Monday, February 22, 2010

Maybe I Did Have a Weird Childhood

Even though I have four siblings, I spent a lot of time on my own as a child. My brothers are 4 and 8 years older than me, and my sisters are 5 and 14 years older than me. While the age difference is nothing right now, when we were kids, it was a great divide that screamed “You and I have nothing in common!” There were no kids my age in the neighborhood, which contributed to my not-really-an-only-child-but-kinda-an-only-child life back then.

When I was 4 years old, my oldest sister was graduating high school and heading off to college, while my brother Kaz—4 years older than me—was entering the 3rd grade and playing on the “Major League” little league team. I was barely hitting the ball off the tee. (See above, great divide.)

Throughout my childhood we played endless hours of wiffle ball in the summer, and of course Kaz and the boy next door could hit the ball way further than I could. They would round the bases while I scrambled to field the ball and try to tag them out. The games that my siblings played were all too old for me, and I constantly lacked the skill to compete. I was the little sister that tagged along, yipping at the heels of my older siblings. My choices were yipping or staying home. Staying home meant helping Mom with the cleaning or ironing, and who wants to do that?

Then someone, I don’t know who, took pity on me and bought me a set of jacks. I remember the plastic molded jacks were in a plastic-y drawstring bag with a rubber ball. There were no instructions with the game, and I had no idea how to play jacks. I studied the contents of the set with a scientific fascination. The jacks certainly looked interesting. Why were some prongs rounded while the others were pointy? I didn’t know. I twisted them around in my fingertips, and then tried to spin one of the jacks on its end on the surface of the coffee table. I was disappointed that they wouldn’t spin the way a coin would spin. It would have been cool to see how many I could get spinning at the same time. No dice. I couldn’t stack them on top of each other like blocks, or lean them against each other like I would when building a house of cards.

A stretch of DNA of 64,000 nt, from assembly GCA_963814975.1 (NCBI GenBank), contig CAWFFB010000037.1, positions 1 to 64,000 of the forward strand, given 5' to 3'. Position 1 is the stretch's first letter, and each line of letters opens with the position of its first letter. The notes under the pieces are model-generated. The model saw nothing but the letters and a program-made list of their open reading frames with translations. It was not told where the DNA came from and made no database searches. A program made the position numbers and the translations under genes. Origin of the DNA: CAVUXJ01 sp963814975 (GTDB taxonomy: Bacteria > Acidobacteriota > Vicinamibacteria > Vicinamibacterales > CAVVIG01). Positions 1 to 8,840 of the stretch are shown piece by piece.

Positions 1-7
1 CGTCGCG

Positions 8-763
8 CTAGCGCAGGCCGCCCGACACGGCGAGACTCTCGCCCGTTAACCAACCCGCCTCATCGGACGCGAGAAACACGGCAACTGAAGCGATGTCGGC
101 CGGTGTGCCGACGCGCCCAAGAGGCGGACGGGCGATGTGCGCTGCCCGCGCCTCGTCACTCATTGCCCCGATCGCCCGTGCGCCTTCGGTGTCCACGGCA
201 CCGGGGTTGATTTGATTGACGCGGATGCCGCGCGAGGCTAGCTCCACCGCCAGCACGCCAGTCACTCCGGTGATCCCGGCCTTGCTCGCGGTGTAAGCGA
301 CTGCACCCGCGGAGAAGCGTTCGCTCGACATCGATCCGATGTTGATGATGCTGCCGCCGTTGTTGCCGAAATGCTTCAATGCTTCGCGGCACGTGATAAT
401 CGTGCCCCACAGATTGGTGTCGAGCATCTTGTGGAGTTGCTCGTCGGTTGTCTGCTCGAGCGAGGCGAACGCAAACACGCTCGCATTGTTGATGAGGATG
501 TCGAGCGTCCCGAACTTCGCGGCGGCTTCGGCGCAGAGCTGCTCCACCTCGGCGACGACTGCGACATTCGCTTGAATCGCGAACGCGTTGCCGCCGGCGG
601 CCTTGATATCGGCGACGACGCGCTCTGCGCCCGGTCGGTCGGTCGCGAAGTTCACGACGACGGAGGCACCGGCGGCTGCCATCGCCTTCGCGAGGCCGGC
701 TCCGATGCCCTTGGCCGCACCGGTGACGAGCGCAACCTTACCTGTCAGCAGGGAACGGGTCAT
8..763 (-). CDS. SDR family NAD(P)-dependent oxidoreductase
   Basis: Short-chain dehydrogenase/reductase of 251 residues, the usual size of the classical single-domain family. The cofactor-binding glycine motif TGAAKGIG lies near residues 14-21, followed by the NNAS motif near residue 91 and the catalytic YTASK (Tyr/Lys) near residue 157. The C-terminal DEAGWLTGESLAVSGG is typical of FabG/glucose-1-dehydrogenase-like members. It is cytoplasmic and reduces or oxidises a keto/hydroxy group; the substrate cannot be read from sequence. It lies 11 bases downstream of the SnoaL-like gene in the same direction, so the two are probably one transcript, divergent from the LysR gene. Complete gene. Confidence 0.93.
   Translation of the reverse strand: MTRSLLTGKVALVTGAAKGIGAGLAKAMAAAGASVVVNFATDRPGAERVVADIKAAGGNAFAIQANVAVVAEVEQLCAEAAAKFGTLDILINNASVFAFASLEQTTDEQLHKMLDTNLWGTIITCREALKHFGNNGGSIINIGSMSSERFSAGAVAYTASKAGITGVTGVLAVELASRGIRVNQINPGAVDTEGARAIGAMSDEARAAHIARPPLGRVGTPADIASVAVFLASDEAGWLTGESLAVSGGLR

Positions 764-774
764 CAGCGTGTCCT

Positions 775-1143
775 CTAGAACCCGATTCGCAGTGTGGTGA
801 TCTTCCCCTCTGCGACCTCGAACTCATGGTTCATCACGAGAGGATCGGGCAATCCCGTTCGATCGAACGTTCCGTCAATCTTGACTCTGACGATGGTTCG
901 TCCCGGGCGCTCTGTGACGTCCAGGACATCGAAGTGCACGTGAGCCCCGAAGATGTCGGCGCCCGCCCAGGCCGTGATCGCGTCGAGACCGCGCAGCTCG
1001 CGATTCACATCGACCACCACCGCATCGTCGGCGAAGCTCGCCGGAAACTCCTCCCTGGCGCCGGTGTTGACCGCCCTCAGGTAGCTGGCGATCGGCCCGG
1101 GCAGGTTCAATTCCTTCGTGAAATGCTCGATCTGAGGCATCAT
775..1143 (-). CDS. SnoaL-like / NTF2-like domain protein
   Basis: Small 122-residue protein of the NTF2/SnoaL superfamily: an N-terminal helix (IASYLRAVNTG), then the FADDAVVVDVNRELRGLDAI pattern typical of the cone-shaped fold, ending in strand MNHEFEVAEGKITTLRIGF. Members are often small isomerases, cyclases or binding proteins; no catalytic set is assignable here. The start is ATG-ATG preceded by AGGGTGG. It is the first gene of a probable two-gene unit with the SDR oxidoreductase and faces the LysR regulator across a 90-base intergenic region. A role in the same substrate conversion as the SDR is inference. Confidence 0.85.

I lined up the jacks end to end on the length of the coffee table and examined them. They didn’t look like they would be that much fun to play with as they uselessly tilted on their axis; I couldn’t get them to balance so that they looked like plus signs. I left them on the table and bounced the rubber ball against the picture window. I left a perfect round smudge on the glass. I wiped it off with the curtain, so Mom wouldn’t see it and then turned my attention back to the jacks in formation on the coffee table.

“What the heck am I supposed to do with these things?” I puzzled. There was no Internet, so it’s not like I could anonymously look it up and learn. I didn’t want to ask anyone how to play for fear of looking stupid. Even I knew that everyone knew how to play jacks. Well, everyone except for me. Was it some sort of childhood instinct that I lacked?

And now it’s an adult instinct I lack. If I understand it correctly, you’re supposed to bounce the ball and see how many jacks you can pick up before the ball hits the table again, right? Where’s the fun in that?? Who thought of that? I’ll bet it was someone who wanted to make cleaning up the toys a game, so the kids would tidy up after themselves. I can picture some misguided and frazzled mom, “OK, kids, I am going to bounce this ball. Let’s see how many things you can pick up before it lands…. Ready??? GO!!!”

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